This Wednesday, Texas put Barney Fuller to death, bringing an end to the state’s record-setting six-month streak without an execution.
The past six months were the longest that the state had gone without killing someone since 2008, when the Supreme Court was questioning the legality of the lethal injection method. Nevertheless, Fuller’s execution now marks Texas’ seventh this year, and the 16th in the United States this year overall.
“Hey, you fixin’ to put me to sleep,” Fuller said to the officials injecting a lethal dose of pentobarbital into his veins. And when asked for a final statement, he simply said, “I don’t have anything to say. You can proceed on, Warden Jones.”
Fuller was executed for killing his neighbors, a married couple with a family, and shooting their son in the shoulder twice in 2003.
After Fuller’s neighbors called the sheriff on him for shooting their transformer, he soon received a mailed reminder about his trial date for that offense. Then, Fuller drank heavily as he worked himself into a fury, before walking over to the neighbors’ house in the middle of the night to kill them.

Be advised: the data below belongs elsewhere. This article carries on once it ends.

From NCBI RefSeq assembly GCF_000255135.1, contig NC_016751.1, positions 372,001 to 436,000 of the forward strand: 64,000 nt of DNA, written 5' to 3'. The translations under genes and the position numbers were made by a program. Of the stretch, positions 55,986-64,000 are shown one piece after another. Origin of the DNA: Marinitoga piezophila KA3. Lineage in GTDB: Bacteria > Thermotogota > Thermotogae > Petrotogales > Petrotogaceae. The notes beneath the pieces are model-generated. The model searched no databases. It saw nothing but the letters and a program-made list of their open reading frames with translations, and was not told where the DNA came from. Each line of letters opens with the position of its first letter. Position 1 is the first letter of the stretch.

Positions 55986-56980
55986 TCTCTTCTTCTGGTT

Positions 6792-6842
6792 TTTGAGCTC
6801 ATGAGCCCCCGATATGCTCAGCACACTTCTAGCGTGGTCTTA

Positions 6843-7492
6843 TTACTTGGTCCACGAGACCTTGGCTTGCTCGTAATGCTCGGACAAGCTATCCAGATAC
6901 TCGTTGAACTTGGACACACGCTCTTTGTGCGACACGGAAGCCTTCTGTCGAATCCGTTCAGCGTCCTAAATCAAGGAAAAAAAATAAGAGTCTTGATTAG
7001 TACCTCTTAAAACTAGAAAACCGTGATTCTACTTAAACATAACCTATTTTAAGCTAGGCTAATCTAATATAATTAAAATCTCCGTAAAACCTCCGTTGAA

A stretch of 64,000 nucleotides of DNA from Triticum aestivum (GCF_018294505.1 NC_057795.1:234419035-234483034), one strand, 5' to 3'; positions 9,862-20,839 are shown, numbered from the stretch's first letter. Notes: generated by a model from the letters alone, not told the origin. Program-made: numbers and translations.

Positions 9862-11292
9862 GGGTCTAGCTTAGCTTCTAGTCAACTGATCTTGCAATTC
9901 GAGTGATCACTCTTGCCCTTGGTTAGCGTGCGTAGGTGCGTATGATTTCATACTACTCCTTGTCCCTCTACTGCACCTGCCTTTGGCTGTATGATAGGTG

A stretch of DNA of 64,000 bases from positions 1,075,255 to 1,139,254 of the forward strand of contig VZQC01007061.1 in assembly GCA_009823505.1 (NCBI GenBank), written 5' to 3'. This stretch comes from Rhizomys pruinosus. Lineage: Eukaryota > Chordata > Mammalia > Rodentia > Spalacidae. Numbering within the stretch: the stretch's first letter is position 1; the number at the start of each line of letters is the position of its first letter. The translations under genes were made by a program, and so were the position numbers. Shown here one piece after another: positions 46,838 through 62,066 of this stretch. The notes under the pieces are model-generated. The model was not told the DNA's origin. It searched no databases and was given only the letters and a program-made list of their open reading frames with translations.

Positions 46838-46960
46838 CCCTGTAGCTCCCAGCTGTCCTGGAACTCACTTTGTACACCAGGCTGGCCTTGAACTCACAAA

The couple’s 14-year-old son — and ten-year-old daughter, who Fuller couldn’t find after having trouble flipping the light switch in her bedroom — both survived the attack. And on Wednesday, they were present as Fuller was put to the needle. Fuller refused to make eye contact with them.
Moreover, beyond the case of Barney Fuller, the state of Texas is the number one killer of death row inmates in the United States, a distinction rooted in the state’s very legal framework.
For one, jurors in Texas are not permitted to consider mitigating evidence during the sentencing phase of a trial. This, combined with the fact that there is no public defender system in Texas for indigent defendants, brews a witch’s cauldron of justice served at the point of a needle.
Furthermore, Texas does not appoint but instead elects its appellate judges, thereby rewarding tough judicial policies.
And until underlying policies like these change, Texas will likely continue to put more people to death than any other state in the U.S.
Next, check out the eight countries with the most executions around the world before checking out the new Texas law that allows guns in classrooms.